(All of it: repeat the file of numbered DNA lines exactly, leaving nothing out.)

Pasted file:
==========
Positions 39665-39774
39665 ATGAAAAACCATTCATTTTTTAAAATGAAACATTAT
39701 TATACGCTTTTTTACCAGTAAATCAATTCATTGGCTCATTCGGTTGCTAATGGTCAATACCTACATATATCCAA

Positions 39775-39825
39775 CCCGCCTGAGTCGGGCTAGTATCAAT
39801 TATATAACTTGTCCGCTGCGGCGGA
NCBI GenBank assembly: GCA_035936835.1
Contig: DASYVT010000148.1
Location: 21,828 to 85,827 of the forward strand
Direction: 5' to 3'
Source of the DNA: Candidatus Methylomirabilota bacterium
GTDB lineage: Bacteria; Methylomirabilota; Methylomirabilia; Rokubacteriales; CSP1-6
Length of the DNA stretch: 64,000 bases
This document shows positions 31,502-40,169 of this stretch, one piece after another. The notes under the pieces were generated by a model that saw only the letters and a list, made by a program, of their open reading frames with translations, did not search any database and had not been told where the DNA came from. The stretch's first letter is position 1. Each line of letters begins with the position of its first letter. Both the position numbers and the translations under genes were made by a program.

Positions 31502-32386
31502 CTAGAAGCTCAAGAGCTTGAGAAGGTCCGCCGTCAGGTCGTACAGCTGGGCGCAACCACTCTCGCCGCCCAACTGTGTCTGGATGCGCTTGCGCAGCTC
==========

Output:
Positions 39665-39774
39665 ATGAAAAACCATTCATTTTTTAAAATGAAACATTAT
39701 TATACGCTTTTTTACCAGTAAATCAATTCATTGGCTCATTCGGTTGCTAATGGTCAATACCTACATATATCCAA

Positions 39775-39825
39775 CCCGCCTGAGTCGGGCTAGTATCAAT
39801 TATATAACTTGTCCGCTGCGGCGGA
NCBI GenBank assembly: GCA_035936835.1
Contig: DASYVT010000148.1
Location: 21,828 to 85,827 of the forward strand
Direction: 5' to 3'
Source of the DNA: Candidatus Methylomirabilota bacterium
GTDB lineage: Bacteria; Methylomirabilota; Methylomirabilia; Rokubacteriales; CSP1-6
Length of the DNA stretch: 64,000 bases
This document shows positions 31,502-40,169 of this stretch, one piece after another. The notes under the pieces were generated by a model that saw only the letters and a list, made by a program, of their open reading frames with translations, did not search any database and had not been told where the DNA came from. The stretch's first letter is position 1. Each line of letters begins with the position of its first letter. Both the position numbers and the translations under genes were made by a program.

Positions 31502-32386
31502 CTAGAAGCTCAAGAGCTTGAGAAGGTCCGCCGTCAGGTCGTACAGCTGGGCGCAACCACTCTCGCCGCCCAACTGTGTCTGGATGCGCTTGCGCAGCTC